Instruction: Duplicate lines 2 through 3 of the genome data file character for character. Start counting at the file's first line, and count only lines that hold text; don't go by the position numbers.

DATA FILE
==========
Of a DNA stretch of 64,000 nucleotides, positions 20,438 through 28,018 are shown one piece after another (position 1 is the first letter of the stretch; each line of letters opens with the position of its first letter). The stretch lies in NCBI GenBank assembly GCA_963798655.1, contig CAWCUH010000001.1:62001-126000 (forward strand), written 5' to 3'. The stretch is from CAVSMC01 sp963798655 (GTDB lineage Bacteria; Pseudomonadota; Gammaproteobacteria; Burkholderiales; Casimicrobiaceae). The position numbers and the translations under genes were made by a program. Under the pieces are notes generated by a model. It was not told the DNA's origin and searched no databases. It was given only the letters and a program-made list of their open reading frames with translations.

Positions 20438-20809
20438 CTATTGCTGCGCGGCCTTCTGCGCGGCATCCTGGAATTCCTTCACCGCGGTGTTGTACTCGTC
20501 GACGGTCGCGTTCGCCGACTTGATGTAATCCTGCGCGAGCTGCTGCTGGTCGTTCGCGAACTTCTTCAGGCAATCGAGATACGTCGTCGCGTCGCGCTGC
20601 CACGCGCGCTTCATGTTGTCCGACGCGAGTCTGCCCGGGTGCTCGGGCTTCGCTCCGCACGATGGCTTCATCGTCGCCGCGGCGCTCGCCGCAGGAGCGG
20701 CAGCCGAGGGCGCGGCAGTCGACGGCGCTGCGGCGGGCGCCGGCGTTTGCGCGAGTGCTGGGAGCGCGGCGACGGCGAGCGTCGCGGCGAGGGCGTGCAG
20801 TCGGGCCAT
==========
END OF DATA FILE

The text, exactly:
Positions 20438-20809
20438 CTATTGCTGCGCGGCCTTCTGCGCGGCATCCTGGAATTCCTTCACCGCGGTGTTGTACTCGTC